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Sexually transmitted diseases demand respect

 “Do you know if there is any research out there to support the notion that a person can safely be fluid bound to more than one person?”


 “Fluid bonding” is the idea that two people who test free of sexually transmitted infections (STIs) can then decide to forgo safer sex precautions between the two of them — they can now share their bodily fluids. This term is most commonly used among people who may have additional sexual partners with whom they do use protection. So, for instance, Martha and Jane don’t use latex gloves when they fuck, but when Martha has sex with Ted, they use a condom.

I asked my go-to expert, Doc, to summarize the medical research but she came up empty-handed. It appears that fluid bonding is a community-sourced idea, not a medically studied one. It is based on doctors’ common advice to patients — advice that assumes monogamy.

“The classic wisdom works if you use a model where everybody plays around in college, and then they get married and settle down and have kids and don’t do that anymore,” says Doc. “It gives you a clean slate. But if that’s not your life plan, I’m not sure the same logic applies.”

“Each virus is its own thing, each fluid is its own thing,
and each behaviour has a different risk.”

Though it’s appealing, the idea of fluid bonding — whether with two or more people — is not medically sound. This is true for three reasons.

First, plenty of STIs are transmitted by means other than bodily fluids. Genital warts, for instance, spread via skin-to-skin contact, so condoms don’t help.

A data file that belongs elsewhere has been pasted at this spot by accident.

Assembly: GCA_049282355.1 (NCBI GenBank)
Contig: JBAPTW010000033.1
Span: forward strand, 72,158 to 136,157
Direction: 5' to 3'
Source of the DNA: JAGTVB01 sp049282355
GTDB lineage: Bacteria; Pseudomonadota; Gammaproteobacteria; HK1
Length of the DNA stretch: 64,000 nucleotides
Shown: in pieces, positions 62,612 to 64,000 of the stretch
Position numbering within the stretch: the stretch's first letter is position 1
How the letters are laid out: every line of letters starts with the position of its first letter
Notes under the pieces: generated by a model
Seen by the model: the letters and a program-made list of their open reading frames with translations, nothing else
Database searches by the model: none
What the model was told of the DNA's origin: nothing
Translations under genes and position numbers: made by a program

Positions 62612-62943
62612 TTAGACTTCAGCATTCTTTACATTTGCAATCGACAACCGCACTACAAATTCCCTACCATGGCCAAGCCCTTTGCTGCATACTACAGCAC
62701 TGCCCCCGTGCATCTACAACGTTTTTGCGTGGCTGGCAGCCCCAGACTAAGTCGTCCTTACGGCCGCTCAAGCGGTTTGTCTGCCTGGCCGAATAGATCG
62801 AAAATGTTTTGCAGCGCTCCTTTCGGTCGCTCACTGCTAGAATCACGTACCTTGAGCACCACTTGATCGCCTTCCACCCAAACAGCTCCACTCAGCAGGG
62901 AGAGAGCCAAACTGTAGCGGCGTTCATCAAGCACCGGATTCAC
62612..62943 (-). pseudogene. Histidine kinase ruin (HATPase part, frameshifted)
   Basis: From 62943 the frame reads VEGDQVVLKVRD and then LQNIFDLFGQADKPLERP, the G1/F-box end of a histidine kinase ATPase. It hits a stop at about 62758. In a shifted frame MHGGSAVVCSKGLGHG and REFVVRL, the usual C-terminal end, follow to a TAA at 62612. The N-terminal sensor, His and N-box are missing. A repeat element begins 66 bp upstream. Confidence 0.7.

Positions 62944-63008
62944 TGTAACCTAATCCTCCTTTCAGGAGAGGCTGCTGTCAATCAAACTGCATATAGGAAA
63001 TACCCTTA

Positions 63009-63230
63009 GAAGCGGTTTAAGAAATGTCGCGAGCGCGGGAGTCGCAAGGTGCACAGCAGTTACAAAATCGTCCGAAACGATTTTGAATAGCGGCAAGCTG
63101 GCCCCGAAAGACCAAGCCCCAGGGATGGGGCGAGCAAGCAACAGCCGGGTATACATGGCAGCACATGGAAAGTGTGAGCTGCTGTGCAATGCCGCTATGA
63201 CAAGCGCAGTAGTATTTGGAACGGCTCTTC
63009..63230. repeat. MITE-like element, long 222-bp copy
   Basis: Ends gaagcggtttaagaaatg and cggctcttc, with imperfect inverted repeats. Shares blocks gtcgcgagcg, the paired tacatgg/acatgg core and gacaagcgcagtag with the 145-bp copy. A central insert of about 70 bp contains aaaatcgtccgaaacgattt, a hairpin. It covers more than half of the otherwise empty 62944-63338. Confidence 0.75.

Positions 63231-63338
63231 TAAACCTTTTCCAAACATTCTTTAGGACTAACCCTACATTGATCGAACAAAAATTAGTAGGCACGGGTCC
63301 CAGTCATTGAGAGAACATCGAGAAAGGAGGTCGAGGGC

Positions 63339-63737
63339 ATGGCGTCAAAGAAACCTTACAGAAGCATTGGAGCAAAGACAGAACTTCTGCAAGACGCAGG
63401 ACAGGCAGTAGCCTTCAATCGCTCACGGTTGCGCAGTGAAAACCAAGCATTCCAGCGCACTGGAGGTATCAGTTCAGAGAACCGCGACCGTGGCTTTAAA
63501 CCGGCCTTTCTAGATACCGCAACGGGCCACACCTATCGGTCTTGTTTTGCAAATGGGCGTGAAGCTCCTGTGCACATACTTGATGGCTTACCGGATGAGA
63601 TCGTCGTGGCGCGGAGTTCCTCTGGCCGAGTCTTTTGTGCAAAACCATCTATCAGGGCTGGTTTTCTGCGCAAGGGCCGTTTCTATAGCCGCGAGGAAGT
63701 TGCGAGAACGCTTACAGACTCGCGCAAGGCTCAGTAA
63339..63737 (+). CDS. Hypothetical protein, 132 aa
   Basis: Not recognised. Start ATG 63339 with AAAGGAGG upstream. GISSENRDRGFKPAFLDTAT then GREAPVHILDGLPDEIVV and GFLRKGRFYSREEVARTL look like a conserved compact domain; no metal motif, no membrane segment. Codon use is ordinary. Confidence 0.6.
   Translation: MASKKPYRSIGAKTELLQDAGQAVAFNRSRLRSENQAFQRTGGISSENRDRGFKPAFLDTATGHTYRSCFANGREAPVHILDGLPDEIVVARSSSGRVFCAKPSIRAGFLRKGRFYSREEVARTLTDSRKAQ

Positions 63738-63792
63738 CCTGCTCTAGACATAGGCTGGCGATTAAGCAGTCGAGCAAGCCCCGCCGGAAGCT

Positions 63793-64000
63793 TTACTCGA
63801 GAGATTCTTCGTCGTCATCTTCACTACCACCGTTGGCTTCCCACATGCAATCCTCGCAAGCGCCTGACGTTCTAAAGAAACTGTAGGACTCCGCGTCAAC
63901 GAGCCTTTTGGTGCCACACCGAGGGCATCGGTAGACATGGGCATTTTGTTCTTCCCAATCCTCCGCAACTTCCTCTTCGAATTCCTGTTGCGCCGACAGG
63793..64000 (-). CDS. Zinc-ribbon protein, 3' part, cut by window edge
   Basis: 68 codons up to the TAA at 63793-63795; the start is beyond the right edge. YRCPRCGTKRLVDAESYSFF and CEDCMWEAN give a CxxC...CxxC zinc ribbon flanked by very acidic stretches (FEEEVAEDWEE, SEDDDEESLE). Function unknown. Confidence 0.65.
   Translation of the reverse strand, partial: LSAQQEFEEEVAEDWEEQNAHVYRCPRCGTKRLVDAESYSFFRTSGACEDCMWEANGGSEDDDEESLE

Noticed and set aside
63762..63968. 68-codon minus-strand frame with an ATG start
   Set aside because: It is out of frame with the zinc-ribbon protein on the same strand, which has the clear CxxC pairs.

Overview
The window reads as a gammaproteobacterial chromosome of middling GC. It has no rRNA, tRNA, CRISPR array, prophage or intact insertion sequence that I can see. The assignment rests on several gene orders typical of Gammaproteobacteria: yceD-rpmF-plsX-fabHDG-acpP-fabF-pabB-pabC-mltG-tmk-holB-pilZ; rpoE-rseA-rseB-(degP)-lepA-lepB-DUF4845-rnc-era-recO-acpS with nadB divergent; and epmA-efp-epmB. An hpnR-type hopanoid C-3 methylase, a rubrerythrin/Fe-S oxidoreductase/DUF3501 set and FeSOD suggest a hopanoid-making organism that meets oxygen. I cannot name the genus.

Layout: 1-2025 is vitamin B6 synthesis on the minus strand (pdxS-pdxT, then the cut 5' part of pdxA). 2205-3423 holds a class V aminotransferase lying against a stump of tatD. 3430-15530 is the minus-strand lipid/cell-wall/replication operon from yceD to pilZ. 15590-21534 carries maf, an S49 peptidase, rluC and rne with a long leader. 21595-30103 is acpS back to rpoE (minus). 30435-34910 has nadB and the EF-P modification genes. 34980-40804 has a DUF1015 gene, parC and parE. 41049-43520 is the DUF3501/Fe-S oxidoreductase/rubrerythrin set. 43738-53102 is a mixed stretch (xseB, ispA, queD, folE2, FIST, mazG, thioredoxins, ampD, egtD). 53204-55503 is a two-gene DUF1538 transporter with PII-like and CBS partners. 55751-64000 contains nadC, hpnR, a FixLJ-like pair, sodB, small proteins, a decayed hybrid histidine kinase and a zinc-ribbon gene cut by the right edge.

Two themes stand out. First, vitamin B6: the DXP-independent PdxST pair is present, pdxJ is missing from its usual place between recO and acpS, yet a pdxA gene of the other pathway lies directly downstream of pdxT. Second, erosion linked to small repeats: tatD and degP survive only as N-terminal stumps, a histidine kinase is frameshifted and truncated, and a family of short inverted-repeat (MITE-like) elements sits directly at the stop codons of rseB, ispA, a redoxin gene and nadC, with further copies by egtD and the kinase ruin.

Second, a negative STI test isn’t a guarantee that you’re infection free. Some STIs are asymptomatic, and you or your doctor might not think to screen for them. Some STIs are not commonly tested for, especially if they are considered nonlife-threatening or you’re considered to be in a “low-risk” group — a concept that doesn’t look at your actual sexual practices, just your demographic data. And for some STIs, no test exists.

Third, fluid bonding doesn’t take into account the key triptych of STI transmission. “Each virus is its own thing, each fluid is its own thing, and each behaviour has a different risk,” says Doc. For example, hepatitis C is more transmissible via blood than sex fluids — so you’re more at risk for this one by sharing a toothbrush than by a blowjob. And while people are understandably very scared of HIV, in penetrative sex with a penis, the receptive and insertive partners each have markedly different risks.

In short, says Doc, “There are more options than you think, and more decisions to make.”

Personally, I’d like to see conversations about safer sex get much more hot and intimate. Let’s talk about the full tapestry of sexual activities, look at the relative risks of each one, and make decisions from there. Doc recommends starting out with indepth information about STIs from the Sherbourne Health Centre (sherbourne.on.ca), the Hassle Free Clinic (hasslefreeclinic.org) or Planned Parenthood (ppt.on.ca). There’s also a great article on risk assessment from the Washington-based grassroots education org Scarleteen (scarleteen.com).

ANDREA ZANIN The Sex Geek blogs at sexgeek.wordpress.com.